Day 15 of a Year Long Road Trip Along America’s Scenic Byways
I got a late start this morning as I was up too late working on google maps trying to track my road trip. I didn’t succeed…bummer! I’ll try to figure something else out. Anyway, for our third day on the scenic Seaway Trail, Scout, Petey and I continued northeast. We made our first stop of the day at Southwick Beach State Park on the coast of Lake Ontario. The beach displayed a “No Dogs Allowed” sing, so that settled that. There were a couple of trails that led to the adjacent Lakeview Wildlife Management Area. But given it had rained for the last 18 hours straight, from a sprinkle to a downpour, I skipped the mud and continued Sackets Harbor.
Sackets Harbor was used as a naval base from 1808 until the 1940’s. During the War of 1812, the British tried to capture it, but failed. Scout, Petey, and I walked around the battle field during one of the only sunny moments of the day (in hindsight I should have enjoyed it more) and then drove a few blocks to see Madison Barracks where Ulysses S. Grant was stationed in the 1830’s. Currently, it is operated as an apartment building; a single bedroom starts at $780/month.
One place on the Seaway Trail that I really wanted to visit today was Cape Vincent. Cape Vincent is located at the junction of Lake Ontario and the St. Lawrence River. It is home to the 1827 Tibbetts Point Lighthouse. Unfortunately, the lighthouse was closed, and the pursuing sprinkle prompted brief visit.
Thousand Islands International Bridge
After our short stroll around the lighthouse, we continued toward the Thousand Islands region. What a beautiful area! The view from the 100-foot-high Thousands Islands International Bridge was breathtaking. I’m glad I paid $2.50 just to cross it and come back! I wish I could have stopped at the top of its steep arch.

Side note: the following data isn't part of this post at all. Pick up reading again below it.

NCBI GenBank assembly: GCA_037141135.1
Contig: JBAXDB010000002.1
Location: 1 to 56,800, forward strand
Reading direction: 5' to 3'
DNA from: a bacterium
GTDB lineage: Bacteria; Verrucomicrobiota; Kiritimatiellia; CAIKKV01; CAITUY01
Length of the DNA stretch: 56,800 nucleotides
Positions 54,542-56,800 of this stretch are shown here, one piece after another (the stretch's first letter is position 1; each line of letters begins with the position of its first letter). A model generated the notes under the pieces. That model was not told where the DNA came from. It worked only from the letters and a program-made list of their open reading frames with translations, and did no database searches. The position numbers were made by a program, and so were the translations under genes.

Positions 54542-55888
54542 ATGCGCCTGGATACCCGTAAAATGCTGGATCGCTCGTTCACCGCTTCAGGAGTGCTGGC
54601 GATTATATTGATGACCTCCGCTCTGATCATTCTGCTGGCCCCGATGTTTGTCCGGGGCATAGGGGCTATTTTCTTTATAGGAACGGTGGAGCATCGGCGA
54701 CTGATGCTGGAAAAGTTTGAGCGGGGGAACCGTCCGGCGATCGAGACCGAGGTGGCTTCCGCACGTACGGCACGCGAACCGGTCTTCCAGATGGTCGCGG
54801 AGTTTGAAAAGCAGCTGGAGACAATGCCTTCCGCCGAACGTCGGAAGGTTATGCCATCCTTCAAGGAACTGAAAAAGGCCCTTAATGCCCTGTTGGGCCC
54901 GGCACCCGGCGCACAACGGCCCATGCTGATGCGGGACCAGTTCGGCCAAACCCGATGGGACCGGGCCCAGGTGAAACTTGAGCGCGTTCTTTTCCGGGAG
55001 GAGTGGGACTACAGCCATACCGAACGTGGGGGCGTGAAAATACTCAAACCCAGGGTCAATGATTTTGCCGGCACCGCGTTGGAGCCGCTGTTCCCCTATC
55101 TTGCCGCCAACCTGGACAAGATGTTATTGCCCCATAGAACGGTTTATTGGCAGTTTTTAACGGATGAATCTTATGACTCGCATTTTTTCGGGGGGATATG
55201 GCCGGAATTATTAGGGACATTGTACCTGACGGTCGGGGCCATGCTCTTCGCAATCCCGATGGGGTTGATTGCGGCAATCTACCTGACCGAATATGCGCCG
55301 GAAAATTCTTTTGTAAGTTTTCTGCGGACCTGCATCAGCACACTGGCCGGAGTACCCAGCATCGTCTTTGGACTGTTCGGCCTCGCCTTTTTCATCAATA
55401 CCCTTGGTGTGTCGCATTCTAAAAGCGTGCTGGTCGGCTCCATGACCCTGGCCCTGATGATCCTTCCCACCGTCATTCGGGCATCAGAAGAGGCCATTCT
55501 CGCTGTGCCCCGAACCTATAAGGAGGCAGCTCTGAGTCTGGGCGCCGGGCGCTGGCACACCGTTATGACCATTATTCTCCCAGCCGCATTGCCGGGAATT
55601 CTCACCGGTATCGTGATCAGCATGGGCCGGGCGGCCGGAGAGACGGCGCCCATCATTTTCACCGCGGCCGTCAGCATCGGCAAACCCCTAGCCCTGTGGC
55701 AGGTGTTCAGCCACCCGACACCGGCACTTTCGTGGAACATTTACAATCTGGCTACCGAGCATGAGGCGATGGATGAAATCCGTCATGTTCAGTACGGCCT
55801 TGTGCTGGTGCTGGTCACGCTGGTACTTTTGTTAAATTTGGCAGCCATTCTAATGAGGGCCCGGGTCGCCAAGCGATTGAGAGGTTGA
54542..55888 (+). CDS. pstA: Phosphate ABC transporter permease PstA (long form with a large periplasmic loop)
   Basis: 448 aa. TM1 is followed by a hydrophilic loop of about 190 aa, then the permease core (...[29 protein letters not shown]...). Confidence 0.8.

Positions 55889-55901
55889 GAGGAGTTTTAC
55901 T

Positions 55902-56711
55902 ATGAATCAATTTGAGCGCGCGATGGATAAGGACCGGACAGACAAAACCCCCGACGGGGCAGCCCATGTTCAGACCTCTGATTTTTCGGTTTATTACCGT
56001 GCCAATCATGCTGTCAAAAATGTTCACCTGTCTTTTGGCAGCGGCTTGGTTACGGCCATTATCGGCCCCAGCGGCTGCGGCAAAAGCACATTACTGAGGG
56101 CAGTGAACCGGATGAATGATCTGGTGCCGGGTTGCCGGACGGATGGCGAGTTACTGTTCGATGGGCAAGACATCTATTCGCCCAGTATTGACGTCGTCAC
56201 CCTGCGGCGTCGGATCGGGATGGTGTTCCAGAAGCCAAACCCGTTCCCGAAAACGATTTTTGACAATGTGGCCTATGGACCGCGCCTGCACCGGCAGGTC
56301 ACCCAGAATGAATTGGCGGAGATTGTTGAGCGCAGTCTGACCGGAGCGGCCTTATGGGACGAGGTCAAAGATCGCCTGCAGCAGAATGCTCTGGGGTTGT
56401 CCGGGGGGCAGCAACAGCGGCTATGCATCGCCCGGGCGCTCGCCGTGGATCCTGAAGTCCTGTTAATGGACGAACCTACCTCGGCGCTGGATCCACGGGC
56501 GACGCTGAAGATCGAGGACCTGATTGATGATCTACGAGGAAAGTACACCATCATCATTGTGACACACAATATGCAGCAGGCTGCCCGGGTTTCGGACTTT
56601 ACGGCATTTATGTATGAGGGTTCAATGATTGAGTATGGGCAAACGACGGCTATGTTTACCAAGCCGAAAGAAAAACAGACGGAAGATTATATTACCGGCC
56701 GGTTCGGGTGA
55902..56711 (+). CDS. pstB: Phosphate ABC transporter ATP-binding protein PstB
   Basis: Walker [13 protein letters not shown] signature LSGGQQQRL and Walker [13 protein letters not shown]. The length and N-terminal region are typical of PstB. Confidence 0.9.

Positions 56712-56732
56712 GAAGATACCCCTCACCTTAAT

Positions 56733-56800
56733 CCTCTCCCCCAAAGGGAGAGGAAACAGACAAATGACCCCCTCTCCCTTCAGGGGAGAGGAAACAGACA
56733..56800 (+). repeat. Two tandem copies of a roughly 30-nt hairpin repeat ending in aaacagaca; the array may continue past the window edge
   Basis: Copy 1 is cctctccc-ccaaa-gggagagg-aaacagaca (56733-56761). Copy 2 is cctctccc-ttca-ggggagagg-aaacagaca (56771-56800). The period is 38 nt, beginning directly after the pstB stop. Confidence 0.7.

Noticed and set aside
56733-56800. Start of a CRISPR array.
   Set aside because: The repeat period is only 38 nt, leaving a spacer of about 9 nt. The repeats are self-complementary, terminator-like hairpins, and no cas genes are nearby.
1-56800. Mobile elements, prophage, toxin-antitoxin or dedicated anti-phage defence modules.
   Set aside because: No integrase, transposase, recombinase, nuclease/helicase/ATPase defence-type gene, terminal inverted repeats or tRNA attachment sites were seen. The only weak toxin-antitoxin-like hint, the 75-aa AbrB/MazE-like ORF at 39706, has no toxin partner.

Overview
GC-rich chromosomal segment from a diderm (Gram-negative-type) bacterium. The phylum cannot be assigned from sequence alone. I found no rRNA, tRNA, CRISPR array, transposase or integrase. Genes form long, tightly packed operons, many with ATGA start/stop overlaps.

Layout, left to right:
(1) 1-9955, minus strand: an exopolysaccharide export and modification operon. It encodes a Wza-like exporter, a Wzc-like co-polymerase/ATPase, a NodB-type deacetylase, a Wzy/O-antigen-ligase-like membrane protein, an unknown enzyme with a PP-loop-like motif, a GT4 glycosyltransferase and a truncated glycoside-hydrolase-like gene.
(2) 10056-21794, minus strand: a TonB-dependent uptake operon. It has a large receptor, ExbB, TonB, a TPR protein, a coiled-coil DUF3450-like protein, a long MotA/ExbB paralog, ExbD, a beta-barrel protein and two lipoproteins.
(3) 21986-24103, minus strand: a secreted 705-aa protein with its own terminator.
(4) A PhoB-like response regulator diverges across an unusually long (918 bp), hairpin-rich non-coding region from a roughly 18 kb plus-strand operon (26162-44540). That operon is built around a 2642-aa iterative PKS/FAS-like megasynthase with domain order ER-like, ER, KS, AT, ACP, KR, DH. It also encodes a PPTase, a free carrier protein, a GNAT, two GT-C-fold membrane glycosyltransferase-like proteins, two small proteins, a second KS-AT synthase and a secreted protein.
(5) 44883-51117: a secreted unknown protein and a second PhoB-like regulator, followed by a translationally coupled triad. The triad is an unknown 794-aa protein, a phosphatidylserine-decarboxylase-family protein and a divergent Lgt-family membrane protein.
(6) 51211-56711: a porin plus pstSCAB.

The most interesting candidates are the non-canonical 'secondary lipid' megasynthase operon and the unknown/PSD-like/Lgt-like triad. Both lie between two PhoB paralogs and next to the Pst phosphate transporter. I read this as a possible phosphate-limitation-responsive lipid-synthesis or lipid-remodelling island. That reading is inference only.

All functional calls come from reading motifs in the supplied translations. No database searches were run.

The Thousand Islands region has more like 1,800 islands rather than 1,000, and they come in all sizes. Some have only a few trees, while others are home to mansions and even castles. I had planned to take a boat tour to Heart Island to visit the Boldt Castle, a replica of the Rhine. But a 2 ½ hours boat ride in the rain didn’t excite me. Additionally, the castle tour was to take a minimum of half a day. I guess I’ll just have to go visit the Rhine. Actually, I would enjoy touring the castle, as it was built by George Boldt, the proprietor of the Waldorf-Astoria Hotel in New York in which I’ve stayed.
Cornwall Brothers Store
While in the Thousand Islands region, I also tried visiting the Cornwall Brothers Store which according to Reader’s Digest displays a plethora of Americana. Since my mom is a big collector, she would have appreciated my visit. Unfortunately, the museum was closed. In fact, many of the historic places on the scenic Seaway Trail are only open from Wednesday to Sunday, so if you are ever planning a visit exclude Monday and Tuesday unless you are going to the beach!
Storm on the Scenic Seaway Trail
The Seaway Trail continues on to Ogdensburg and is blessed with some of the most magnificent scenery I have ever seen. Inlets of the river snaked like canals through glistening, golden wheat fields damp from the morning rain while being surrounded by vibrant reds and oranges of the turning leaves. I was so taken by one spot, I began to pull off the side of the road in the drizzle just to take a photo.
Many others must have felt the same way as it was the only part of the scenic Seaway Trail that had signs posted every 10 yards, “No Parking Anytime”. Given the rain, the curvy road, and the fact that I’m carrying a 38 special (for my safety) in a “No Tolerance for Guns State”, I complied with the street signs.
Shortly after I obeyed the law, which now I regret, the Emergency Alert System sounded on the radio warning of severe thunderstorms with 60 mph winds. EAS warned, Take cover immediately. Do not wait until you hear thunder as the storm system does not contain much lightning.”
The warning was for eastern Jefferson County. Unfortunately, I had no idea what county I was in! I wondered if I should drive faster to out run the storm or if I should slow down as to not drive right into it. Eventually I learned the storm was just behind me as I followed the Seaway Trail in the drizzle to Ogdensburg. I reached safety at the Frederic Remington Art Museum 30 minutes before the monsoon hit.
Frederic Remington Art Museum
I visited the Frederic Remington Art Museum because my dad is a fan of the bronzes. The museum is located in the mansion once owned by Remington’s widow. The collection includes, but is not limited to bronzes, water colors, oil paintings, and items owned and used by Remington. While there were several amazing pieces, I only have so much space to allot to each part of my blog, so I’ve highlighted one piece, The Bronco Buster.